[vc_row][vc_column][vc_column_text]Do you find it hard to get up in the morning? How about moderate to severe fatigue in the afternoon that just makes you want to put your head on your desk? If either of these sound familiar and you also live with even mild levels of chronic stress, then you may have an adrenal and/or thyroid imbalance. It’s estimated that 27 million Americans have a thyroid disorder and up to 60% of those affected aren’t aware of the problem. Other studies have shown adrenal insufficiency affects 66 to 80% of the population at one time or another.
What does this all mean exactly and why is this an issue that should concern you if you suffer from fatigue?
Let’s take a step back and quickly review a little simplified physiology. The adrenal glands and the thyroid all act like gas pedals for the body. They do similar things, but in very different ways. Think of them as warring brothers; similar, yet prone to being at odds at any given moment. The primary job of the adrenal glands is to create cortisol. Normally, cortisol levels should start to rise early in the morning to help you wake and then start to decline in the afternoon so you can be ready for bed at night. The thyroid produces two hormones (T3, the most active form, and T4), which can bind or react with any one of your 10 to 30 trillion cells. This goes to show just how important proper thyroid function is to every single cell of your body as they all have the potential to respond to it’s output.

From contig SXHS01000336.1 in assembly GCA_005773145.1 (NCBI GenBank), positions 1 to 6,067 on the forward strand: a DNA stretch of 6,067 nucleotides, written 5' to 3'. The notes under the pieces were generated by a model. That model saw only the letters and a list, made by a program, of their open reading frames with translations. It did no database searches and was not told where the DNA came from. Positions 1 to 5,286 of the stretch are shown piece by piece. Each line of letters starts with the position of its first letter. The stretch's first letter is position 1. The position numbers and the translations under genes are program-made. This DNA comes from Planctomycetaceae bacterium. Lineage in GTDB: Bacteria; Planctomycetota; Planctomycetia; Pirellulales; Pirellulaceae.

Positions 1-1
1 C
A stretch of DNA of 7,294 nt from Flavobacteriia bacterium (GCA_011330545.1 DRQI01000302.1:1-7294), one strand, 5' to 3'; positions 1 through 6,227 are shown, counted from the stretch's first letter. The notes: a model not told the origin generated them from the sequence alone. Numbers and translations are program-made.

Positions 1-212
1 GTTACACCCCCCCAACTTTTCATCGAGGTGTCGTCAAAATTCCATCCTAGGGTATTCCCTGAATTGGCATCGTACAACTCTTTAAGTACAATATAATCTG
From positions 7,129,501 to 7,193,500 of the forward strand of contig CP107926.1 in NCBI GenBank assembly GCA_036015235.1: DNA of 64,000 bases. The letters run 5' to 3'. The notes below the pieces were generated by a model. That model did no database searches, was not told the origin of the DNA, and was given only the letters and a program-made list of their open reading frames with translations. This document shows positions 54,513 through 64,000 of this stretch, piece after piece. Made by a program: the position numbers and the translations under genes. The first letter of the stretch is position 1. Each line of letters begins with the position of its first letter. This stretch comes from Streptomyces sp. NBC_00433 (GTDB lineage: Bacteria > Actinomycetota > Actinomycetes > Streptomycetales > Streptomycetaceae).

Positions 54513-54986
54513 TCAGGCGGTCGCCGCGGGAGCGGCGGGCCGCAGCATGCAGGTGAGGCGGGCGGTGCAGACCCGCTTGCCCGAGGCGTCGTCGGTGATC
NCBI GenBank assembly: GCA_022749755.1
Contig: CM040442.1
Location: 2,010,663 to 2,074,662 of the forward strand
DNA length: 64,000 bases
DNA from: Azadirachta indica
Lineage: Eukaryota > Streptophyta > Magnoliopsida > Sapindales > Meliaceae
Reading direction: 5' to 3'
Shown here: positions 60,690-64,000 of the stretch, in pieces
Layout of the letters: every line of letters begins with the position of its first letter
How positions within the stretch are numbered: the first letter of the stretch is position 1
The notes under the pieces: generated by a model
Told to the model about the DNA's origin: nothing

Unfortunately, we are all very different with vastly different normal values for such hormones and therefore the laboratory ranges must be quite broad to allow for these differences. The large window of normal laboratory values is likely why so many adrenal and thyroid disorders go undiagnosed every year.
Let’s take a quick look at normal values for thyroxine or thyroid hormone. The numbers vary slightly according to the lab, but generally range from 3 to 12 micrograms per deciliter (ug/dl total thyroxine). This doesn’t really sound like a large range at first glance and compared to some other values it’s not. However, when considering the actual importance of these hormones one can get into serious trouble and still be considered in the ‘normal’ range.
Let’s say, for example, your thyroxine level is moderately in the middle at 8.0 ug/dl and for whatever reason be it illness, improper signaling from the brain, or chronic stress, your level drops to 4.0 ug/dl. Essentially, your thyroid is now functioning at 50% of where it should be. You’re going to feel terrible. You may have everything from extreme fatigue, to cold hands and feet, to constipation or even depression. Yet, your laboratory values are in the normal range. The same problem exists regarding the adrenal glands.
We simply don’t have good ways to easily measure the functional output of these organs due to the great variability between individuals. Therefore a person can have some pretty intense symptoms and yet consistently test ‘normal.’[/vc_column_text][vc_column_text]You may now be wondering ‘just how does stress play a role in all this? Dr. Bowman offers the rest of his story in Face the Current March edition pages 104-108. Digital or print? You can purchase either or both! Or to subscribe, just click here![/vc_column_text][vc_text_separator title=”About the author” border_width=”3″][vc_column_text]Vaughn is a board certified Naturopathic Physician licensed in the state of Connecticut. For nearly two decades he has treated patients of all ages with a myriad of different conditions from the common cold to debilitating autoimmune conditions. The goal is to always locate the underlying cause for any one illness rather than treat superficial symptoms and by doing so Dr. Bowman has led many patients back to health.
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